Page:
The rise of computer-driven strategies in the hedge fund sphere has caught considerable interest from the investment community over recent years. These quantitative hedge funds incorporate automated trading strategies, enabling them to capitalise on price discrepancies in the markets through executing trade positions within a very short span of time. While these systematic hedge funds have been employing methods of technical analysis into their trading strategies, sentiment analysis is also an up and coming feature in investment decisions. Text-mining data collected from various sources could be an indicator of ground sentiment during key market events, which can then be used as inputs in trading models or for risk control.
Activist hedge funds, a sub-strategy of event driven hedge funds, deploy shareholder activism as a key cornerstone of their investment strategy and have closer interactions with management of the companies which they invest into. Cultural differences also play a part in the adopted style of activism with Western activist hedge funds pursuing a dynamic approach, while their Asian counterparts adopt a more engagement-styled activism. This special feature takes a quick look at activist hedge funds, which have markedly outperformed their global hedge fund peers in 2016.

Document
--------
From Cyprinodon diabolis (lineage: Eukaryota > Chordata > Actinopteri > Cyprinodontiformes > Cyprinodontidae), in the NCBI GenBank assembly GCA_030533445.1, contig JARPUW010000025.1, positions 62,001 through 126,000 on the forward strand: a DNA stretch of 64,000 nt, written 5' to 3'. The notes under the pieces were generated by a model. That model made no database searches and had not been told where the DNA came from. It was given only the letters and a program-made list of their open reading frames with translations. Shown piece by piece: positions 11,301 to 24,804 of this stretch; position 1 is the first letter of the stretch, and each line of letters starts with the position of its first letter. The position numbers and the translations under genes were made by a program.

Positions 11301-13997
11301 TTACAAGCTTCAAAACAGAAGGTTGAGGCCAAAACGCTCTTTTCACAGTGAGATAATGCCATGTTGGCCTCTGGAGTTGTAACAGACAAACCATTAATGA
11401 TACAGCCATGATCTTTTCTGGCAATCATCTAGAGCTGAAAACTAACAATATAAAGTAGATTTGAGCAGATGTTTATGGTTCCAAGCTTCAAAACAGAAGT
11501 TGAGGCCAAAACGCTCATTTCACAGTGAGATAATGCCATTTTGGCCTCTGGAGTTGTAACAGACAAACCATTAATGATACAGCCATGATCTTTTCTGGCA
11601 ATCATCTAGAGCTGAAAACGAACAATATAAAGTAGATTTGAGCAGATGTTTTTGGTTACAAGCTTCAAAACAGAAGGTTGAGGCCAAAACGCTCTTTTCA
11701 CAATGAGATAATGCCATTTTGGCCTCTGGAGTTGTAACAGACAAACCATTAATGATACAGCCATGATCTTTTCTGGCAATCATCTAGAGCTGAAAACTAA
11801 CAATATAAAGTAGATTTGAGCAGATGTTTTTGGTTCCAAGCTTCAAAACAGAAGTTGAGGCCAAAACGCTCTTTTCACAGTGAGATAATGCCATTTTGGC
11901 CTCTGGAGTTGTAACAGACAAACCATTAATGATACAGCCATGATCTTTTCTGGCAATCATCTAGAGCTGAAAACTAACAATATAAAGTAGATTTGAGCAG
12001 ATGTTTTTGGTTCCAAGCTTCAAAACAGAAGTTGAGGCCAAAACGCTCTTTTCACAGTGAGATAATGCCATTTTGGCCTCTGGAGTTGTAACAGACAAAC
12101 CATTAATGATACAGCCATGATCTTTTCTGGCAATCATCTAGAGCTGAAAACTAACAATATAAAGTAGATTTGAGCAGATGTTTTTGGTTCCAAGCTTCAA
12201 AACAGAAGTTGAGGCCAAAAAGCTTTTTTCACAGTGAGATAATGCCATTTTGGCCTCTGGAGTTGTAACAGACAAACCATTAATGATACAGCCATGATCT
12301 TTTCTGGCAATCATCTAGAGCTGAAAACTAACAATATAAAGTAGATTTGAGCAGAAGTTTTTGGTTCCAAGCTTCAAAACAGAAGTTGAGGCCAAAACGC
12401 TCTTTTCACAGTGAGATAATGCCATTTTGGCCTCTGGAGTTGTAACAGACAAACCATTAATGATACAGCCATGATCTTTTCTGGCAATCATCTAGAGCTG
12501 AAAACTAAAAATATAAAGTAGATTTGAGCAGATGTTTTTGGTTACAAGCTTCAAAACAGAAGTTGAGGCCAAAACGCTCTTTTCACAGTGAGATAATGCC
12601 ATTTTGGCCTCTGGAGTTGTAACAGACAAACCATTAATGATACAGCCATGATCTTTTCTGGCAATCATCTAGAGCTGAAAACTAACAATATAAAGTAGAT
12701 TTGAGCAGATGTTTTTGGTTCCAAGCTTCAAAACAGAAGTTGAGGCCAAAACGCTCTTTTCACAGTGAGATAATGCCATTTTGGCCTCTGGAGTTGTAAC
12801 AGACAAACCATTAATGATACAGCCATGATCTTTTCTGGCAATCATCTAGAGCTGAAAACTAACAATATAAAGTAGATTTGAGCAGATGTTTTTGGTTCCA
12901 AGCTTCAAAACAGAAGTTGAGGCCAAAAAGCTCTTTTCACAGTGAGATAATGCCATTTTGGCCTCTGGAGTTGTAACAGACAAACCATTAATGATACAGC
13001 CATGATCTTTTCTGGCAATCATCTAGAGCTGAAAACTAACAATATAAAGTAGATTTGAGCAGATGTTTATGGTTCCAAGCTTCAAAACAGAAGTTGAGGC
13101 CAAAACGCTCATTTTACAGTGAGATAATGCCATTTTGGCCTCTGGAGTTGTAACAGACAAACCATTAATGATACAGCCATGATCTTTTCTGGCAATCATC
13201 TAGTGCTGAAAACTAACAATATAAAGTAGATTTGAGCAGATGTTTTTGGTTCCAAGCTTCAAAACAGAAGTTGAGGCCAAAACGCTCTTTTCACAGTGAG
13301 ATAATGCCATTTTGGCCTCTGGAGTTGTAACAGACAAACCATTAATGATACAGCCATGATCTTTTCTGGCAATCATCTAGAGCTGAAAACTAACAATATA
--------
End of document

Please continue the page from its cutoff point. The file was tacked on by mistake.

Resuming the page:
Equity focused hedge fund strategies have seen their assets under management (AUM) grow from US$460.2 billion since end-2009 to US$778.0 billion as of January 2017 through a combination of performance-based gains and investor allocations over the years. Having recorded six consecutive years of asset growth between 2010 to 2015, long/short equity hedge fund AUM contracted for the first time in 2016, declining by 2.56% on the back of steep investor redemptions totalling US$29.1 billion. Performance-based gains were the lowest on record in the last five years following losses in 2011. While 2017 has started on a positive note, with assets for long/short equity hedge funds approaching the US$800 billion mark, the year holds much uncertainty in store.